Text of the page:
This generation has experienced massive leaps and bounds in technology, health care and pay equality. Post-secondary education is widely assumed as being the next step rather than a privilege and the world is a much smaller place with the advent of the Internet. The cultural climate of North America is such that, Gen Y has never had the obstacles that previous generations have had. And any obstacles they have faced, they have had much more support and tools than their predecessors.

The word entitlement suggests an attitude of arrogance and assumptions. Do they assume they deserve the raise because their manager has done nothing to coach their performance? Have you pointed out flaws or errors? Have you made any attempt to coach them on what type of performance you want from them? If you haven’t, then they believe they are doing a good job, and of course they don’t see why they shouldn’t be rewarded. This would be the same for any employee. Does your employee really feel that simply because they went to school they should have the job? Or is it because they see themselves as a good fit for the job and as of yet, have not been given a reason why they are not?

With the world at the doorstep in the form of the Internet, Gen Y has access to information like no generation before them. Their assumption of success is largely based on messages via marketing, parental and societal influences. Rather than labelling Generation Y as entitled, you may be better to engage them in a discussion. You may find out that the sense of entitlement is actually an inner drive to succeed.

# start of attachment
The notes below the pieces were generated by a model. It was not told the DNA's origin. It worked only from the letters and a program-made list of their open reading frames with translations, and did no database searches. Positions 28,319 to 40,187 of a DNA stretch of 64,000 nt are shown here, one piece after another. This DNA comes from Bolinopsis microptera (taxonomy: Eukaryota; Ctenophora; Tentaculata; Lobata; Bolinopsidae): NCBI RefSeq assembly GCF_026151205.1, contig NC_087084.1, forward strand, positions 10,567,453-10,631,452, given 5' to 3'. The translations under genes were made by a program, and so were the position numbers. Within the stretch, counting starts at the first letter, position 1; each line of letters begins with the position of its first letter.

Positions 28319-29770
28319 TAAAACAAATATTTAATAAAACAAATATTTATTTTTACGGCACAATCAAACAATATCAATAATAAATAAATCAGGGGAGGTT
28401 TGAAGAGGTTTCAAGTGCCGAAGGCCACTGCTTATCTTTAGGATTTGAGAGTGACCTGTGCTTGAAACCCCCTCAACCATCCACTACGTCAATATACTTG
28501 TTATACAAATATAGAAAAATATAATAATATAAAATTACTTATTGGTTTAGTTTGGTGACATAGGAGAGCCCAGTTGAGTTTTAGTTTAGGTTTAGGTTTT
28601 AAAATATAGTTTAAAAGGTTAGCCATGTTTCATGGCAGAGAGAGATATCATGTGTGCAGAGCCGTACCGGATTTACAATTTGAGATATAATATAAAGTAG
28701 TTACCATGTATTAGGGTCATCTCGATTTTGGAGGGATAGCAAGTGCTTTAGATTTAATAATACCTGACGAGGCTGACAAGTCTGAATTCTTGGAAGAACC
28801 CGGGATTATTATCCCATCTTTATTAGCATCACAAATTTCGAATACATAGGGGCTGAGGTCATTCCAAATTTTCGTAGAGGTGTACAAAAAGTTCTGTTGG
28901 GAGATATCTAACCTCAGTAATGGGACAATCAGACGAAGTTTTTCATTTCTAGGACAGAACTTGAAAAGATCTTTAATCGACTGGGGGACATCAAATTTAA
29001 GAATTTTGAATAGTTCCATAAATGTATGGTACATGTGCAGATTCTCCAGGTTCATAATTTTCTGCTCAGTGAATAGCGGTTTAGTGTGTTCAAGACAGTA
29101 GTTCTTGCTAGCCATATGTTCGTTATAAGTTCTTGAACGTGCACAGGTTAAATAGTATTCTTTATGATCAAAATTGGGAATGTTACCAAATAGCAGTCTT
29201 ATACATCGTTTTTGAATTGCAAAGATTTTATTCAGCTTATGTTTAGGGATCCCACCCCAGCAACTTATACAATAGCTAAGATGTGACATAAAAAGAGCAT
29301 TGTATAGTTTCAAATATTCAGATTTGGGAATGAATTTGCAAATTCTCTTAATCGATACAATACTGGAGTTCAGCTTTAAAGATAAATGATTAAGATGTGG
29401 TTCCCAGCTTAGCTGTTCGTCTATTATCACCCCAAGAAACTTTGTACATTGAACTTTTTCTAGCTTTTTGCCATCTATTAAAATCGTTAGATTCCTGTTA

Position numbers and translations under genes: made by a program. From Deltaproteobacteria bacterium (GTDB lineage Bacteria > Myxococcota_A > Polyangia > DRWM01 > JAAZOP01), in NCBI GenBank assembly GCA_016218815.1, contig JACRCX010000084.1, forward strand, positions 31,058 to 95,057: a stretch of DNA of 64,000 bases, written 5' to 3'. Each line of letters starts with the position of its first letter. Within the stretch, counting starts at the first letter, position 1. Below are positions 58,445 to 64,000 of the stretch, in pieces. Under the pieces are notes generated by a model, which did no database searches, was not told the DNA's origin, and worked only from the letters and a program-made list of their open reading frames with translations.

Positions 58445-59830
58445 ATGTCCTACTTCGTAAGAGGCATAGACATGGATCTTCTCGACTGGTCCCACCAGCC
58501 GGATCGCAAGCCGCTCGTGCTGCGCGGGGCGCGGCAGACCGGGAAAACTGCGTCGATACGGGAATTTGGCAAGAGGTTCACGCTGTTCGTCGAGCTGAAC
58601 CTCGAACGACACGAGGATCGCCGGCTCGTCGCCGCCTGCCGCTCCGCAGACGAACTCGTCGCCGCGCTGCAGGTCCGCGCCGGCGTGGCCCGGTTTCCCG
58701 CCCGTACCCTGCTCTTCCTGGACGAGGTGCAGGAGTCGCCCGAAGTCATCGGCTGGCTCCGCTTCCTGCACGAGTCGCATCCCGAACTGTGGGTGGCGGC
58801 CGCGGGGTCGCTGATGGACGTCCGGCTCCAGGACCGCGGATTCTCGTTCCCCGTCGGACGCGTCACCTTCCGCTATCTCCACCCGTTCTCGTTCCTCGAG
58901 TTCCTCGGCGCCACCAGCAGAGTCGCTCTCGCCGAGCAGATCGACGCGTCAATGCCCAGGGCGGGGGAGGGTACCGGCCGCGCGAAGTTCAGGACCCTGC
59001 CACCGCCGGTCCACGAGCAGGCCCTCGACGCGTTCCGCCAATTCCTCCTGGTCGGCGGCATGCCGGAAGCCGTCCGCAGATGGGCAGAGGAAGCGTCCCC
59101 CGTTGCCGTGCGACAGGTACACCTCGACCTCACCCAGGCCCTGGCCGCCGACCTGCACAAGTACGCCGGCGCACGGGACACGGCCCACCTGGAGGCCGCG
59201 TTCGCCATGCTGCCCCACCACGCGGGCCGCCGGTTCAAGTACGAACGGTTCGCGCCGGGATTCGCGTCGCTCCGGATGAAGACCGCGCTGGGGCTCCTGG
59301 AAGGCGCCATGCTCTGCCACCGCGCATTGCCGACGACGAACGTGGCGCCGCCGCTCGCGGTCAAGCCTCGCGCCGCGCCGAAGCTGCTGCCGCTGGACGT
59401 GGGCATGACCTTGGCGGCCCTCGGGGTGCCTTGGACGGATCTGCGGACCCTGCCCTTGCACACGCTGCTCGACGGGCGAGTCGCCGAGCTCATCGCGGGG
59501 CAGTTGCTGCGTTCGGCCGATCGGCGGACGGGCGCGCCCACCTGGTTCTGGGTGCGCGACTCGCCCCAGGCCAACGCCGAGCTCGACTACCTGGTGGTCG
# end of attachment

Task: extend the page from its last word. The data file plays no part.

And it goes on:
Generation Y is Disorganized

Pic courtesy of user teaksato

I have a messy desk. There are stacks of folders, papers and just stuff everywhere. But my computer desktop is neat as pin and I can find everything when I need it. I also hate paper and am forced to deal in it far more than I ever care to. Give me pdf’s and spreadsheets, not papers and folders.

Before writing off Generation Y as disorganized, look at your criteria. Are you expecting a tidy desk and theirs is not? Do you want their paper folders lined up with even spacing? Then look at how they organize when left to their own devices. Is their digital space clean? Are they able to find documents on the shared drive when you need them? Perhaps you are both simply used to organizing differently and when required to conform, there’s a challenge.

I’m not saying that you should simply let it go, but take a look at the overall picture first before condemning your employee to the term disorganized. Perhaps there’s needs to be a discussion about expectations, reasons and how both of you can make compromises to satisfy both of you.

Generation Y’s Short Attention Span